The screen shot below shows the
chtCategoriesProductCountTopN bar chart when displaying the top four categories. Download and run the demo to see the
chtCategoriesProductCountBottomN chart in action.
FilterTopN method is useful for filtering out all but the top (or bottom) data point values in the Y values (or X values or axis label values), but
what if you need to perform more intricate filtering? Perhaps you want to filter out those categories with fewer than 10 products. To implement such custom filtering you
can create a class that implements the
IDataPointFilter interface. Such a class will need to provide a method named
FilterDataPoint, which takes
DataPoint object (among other inputs) and returns a Boolean value - True to filter the point out of the chart and False to leave the point in the chart.
To use such a custom class, you call the the
Filter method and pass in an instance of the class.
The demo includes two custom filtering classes in the
CustomYValueOddEvenChartFilter, which filters out either odd or even Y values, and
CustomYValueNumberChartFilter, which allows the developer to specify a format string with the pattern
number|operator, which filters all Y values where the Y value operator number. For example, a format string of
10|<=would filter out all points whose Y value is less than or equal to 10.
CustomYValueNumberChartFilterclass filter out all values greater than 10 you would instantiate the class like so:
The code for the
CustomYValueOddEvenChartFilter class follows:
FilterDataPoint method is where the decision to include a specific point (or not) is made. Recall that if this method returns True then the data point is
not included in the chart. The code for this method in the
CustomYValueOddEvenChartFilter class determines whether a data point's Y value is odd or even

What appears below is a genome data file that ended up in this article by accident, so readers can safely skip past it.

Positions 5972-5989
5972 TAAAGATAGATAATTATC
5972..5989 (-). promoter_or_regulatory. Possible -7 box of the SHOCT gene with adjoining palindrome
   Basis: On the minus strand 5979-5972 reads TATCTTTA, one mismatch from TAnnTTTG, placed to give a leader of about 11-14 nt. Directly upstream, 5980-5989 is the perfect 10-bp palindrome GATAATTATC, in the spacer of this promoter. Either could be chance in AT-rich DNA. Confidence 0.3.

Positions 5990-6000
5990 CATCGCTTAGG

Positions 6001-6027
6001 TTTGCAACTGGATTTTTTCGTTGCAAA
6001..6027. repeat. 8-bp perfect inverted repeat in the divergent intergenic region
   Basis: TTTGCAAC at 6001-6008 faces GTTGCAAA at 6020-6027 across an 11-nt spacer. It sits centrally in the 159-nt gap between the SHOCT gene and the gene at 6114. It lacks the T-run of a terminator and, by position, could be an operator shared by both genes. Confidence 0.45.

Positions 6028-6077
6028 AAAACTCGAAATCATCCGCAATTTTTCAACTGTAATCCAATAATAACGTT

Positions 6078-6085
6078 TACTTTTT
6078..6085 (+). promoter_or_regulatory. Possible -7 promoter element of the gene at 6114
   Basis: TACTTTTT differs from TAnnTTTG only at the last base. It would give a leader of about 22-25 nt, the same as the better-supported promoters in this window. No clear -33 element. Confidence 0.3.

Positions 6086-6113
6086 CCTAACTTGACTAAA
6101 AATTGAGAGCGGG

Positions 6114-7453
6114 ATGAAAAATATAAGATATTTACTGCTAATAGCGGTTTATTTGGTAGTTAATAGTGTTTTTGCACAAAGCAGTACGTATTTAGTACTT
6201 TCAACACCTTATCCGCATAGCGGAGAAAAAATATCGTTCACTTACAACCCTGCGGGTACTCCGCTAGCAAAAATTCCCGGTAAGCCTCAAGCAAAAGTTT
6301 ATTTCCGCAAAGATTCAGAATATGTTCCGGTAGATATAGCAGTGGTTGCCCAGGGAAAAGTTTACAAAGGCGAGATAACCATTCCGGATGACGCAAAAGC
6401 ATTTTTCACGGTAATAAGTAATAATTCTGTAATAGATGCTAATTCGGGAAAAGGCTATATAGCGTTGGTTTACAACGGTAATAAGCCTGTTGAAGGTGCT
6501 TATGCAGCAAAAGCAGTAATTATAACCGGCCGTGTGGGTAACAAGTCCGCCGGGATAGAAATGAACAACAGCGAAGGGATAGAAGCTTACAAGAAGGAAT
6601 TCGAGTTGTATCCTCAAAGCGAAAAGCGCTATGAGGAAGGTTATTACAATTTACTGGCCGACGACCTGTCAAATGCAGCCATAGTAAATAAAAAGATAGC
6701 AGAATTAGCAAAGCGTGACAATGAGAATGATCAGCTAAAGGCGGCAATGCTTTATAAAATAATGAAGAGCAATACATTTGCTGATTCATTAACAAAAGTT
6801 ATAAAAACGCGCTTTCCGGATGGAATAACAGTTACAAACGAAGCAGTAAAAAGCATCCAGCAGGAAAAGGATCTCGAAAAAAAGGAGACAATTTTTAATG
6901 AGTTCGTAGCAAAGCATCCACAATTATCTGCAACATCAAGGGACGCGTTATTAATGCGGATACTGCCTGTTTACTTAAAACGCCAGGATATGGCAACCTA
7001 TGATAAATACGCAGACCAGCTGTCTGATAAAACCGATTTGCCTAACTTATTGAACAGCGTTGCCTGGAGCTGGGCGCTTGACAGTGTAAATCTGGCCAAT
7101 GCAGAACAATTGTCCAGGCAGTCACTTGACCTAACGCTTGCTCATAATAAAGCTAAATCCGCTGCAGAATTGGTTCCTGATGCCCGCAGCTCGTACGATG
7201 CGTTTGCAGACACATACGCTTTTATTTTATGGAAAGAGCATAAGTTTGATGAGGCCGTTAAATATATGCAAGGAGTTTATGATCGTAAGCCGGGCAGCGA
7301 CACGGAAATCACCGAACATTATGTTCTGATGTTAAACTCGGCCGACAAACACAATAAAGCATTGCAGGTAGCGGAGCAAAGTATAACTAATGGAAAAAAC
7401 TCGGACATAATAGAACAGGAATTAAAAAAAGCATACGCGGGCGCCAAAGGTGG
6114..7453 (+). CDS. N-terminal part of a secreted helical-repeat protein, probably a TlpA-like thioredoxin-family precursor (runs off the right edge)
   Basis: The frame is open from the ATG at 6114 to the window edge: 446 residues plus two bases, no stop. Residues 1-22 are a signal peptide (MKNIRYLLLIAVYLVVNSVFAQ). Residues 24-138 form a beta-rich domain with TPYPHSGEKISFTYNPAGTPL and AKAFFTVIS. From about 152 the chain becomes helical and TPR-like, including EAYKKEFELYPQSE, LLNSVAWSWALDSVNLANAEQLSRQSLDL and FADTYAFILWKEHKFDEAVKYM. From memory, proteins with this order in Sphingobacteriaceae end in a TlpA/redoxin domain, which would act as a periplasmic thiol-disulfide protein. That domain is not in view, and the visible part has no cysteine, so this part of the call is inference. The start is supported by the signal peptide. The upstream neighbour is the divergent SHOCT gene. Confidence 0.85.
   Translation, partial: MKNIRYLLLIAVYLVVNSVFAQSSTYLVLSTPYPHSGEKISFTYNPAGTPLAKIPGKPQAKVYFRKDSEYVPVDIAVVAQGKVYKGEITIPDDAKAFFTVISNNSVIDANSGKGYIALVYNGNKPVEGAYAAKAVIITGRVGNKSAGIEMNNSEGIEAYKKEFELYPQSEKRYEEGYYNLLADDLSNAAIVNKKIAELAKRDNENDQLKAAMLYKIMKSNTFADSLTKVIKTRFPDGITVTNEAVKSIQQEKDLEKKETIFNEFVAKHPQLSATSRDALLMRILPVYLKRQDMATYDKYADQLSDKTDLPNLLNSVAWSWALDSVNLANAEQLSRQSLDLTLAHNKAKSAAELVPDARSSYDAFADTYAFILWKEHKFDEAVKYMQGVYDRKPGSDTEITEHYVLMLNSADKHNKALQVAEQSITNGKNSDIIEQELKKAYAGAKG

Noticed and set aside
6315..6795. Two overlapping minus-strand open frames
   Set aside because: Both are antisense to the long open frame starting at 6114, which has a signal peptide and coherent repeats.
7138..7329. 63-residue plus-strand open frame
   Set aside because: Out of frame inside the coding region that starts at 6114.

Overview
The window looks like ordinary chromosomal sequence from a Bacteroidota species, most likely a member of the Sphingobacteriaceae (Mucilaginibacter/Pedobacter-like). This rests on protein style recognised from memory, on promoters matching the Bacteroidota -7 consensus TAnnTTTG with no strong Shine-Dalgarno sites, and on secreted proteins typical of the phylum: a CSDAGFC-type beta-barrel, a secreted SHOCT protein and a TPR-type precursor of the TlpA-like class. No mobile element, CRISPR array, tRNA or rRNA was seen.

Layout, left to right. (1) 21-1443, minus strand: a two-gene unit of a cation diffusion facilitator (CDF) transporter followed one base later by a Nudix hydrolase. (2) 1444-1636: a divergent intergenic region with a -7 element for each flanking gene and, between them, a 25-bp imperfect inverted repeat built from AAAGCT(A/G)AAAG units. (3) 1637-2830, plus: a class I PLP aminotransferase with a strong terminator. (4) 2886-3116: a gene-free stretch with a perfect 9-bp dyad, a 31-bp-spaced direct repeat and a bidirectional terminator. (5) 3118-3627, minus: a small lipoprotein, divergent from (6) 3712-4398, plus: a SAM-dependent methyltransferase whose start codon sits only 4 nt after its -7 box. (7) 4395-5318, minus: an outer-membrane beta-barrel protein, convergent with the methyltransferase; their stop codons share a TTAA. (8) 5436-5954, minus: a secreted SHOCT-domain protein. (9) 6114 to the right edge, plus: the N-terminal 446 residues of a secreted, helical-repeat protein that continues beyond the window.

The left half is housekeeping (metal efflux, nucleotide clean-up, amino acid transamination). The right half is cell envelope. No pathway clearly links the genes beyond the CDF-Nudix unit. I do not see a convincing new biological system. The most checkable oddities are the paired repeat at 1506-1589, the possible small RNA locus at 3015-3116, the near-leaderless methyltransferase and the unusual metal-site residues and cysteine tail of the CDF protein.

by converting the data point to an integer and then computing the remainder when dividing the value by 2. (
X Mod Y computes the remainder of
X / Y. The
Mod operator in C# is the percent sign (
%).) If we want to filter out even numbers then we return True
if the data point value Mod 2 equals 0, False otherwise. Conversely, if we want to filter out odd numbers then we return True when the data point value Mod 2 equals 1,
CustomFilter.aspx page demonstrates using these two custom filtering classes. The page contains - you guessed it - a bar chart showing how many products
are in each category in the Northwind database. The page also includes a DropDownList with options to show all categories, to only show categories with an even number of
products, to only show categories with an odd number of products, to only show categories with more than 10 products, and so on.
The Chart control's
DataBound event handler inspects the value of the DropDownList and calls the
passing in the appropriate filtering instructions into the constructor:
The screen shot below shows the chart filtered to show only those categories with 10 or fewer products.
By default, the Microsoft Chart control renders each and every one of the data points in its
Pointscollection in the order with which they were added. However, it is possible to instruct the Chart control to order its data points or to filter out certain data points. In this article we saw how to sort the Y values and axis labels in a bar chart, as well as how to sort based on custom logic through the use of a class that implements
IComparer. We also looked at filtering out all but the top (or bottom) N data points, as well as how to apply custom filtering logic using by creating a class that implements the
IDataPointFilterinterface. Download the demo to get your hands on the complete source code!